Reid A.,SASA | Hof L.,Naktuinbouw | Felix G.,SASA | Rucker B.,Bundessortenamt | And 6 more authors.
Euphytica | Year: 2011

The European Union Common Catalogue (EUCC) for potato contains over 1000 varieties. Each year member states add varieties to the list after they have undergone Distinctness, Uniformity and Stability (DUS) testing according to international guidelines. A rapid and robust method for variety identification to aid the management and maintenance of existing variety collections and for the screening of new candidate varieties would therefore be a highly useful tool for DUS testing stations. A database containing key morphological characteristics and microsatellite data was constructed for varieties on the 2006 list of the EUCC for potato. Rules for scoring SSR markers in different laboratories were established to allow a harmonized scoring of markers. Almost all varieties (99.5%) were shown to have unique molecular profiles and in pair wise comparisons 99.99% of all variety pairs could be distinguished. This clearly shows the versatility of the markers and database for identifying potato samples. © 2011 Crown Copyright.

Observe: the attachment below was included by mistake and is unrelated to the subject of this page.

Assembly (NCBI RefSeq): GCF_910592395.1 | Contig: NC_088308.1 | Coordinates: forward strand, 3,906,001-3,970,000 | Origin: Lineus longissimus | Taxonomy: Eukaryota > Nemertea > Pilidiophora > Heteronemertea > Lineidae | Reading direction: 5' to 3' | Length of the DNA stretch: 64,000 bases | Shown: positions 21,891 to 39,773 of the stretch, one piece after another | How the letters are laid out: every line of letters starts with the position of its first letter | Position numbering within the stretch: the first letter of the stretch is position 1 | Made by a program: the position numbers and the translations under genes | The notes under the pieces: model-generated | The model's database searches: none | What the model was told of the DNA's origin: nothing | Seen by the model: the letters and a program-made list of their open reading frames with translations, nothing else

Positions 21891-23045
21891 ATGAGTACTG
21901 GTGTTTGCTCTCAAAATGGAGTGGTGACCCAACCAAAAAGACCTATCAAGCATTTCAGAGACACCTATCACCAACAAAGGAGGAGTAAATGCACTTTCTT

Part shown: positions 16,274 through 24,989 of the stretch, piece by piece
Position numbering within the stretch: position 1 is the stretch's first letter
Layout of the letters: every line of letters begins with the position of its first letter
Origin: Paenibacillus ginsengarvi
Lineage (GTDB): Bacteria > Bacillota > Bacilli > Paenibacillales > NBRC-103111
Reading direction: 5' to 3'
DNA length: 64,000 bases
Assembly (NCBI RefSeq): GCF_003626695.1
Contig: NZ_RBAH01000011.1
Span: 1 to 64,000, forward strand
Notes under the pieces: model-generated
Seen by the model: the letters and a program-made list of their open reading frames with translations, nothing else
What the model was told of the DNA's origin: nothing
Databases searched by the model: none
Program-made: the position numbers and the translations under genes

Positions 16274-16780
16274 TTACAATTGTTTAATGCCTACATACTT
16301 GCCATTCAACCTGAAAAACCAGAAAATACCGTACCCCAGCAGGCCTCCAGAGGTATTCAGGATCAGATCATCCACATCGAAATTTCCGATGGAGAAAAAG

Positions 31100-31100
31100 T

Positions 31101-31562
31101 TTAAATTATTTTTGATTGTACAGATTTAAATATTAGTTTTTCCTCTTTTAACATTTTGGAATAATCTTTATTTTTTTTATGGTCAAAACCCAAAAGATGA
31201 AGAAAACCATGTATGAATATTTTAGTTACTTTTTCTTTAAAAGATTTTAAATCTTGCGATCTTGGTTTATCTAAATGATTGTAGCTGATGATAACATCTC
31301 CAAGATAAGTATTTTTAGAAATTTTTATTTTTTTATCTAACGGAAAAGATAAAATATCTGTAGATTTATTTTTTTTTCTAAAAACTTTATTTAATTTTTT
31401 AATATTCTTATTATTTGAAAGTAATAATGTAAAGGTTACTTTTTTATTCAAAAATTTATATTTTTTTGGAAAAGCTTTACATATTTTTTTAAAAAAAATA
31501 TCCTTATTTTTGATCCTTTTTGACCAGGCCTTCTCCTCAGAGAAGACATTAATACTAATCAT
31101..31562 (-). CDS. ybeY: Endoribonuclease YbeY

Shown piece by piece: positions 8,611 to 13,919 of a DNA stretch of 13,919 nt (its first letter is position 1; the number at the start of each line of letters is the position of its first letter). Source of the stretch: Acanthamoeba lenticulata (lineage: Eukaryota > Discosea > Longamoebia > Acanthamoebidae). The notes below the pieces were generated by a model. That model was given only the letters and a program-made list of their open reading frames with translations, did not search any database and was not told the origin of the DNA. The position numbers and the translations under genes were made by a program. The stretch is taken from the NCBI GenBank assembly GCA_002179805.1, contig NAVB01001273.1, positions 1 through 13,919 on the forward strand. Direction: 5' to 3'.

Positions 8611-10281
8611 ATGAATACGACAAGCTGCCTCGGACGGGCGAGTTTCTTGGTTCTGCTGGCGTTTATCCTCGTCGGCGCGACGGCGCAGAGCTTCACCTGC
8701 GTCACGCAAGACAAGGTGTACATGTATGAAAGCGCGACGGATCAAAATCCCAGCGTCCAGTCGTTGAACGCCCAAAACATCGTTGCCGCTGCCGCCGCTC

Bakker D.,Naktuinbouw | Bruinsma M.,Naktuinbouw | Dekter R.W.,Naktuinbouw | Toonen M.A.J.,Naktuinbouw | And 2 more authors.
EPPO Bulletin | Year: 2015

Worldwide outbreaks of pospiviroids in potato and tomato have increased the need for a reliable test for the detection of pospiviroids in seeds. This study describes the development and validation of a sensitive and fast test for the detection of Potato spindle tuber viroid (PSTVd) and Tomato chlorotic dwarf viroid (TCDVd) in tomato seeds. The test is based on RNA isolation using a commercial kit and is suitable for routine application. The test is able to detect one PSTVd or TCDVd contaminated seed in sub samples of 1000 seeds and results were both repeatable and reproducible. © 2015 OEPP/EPPO.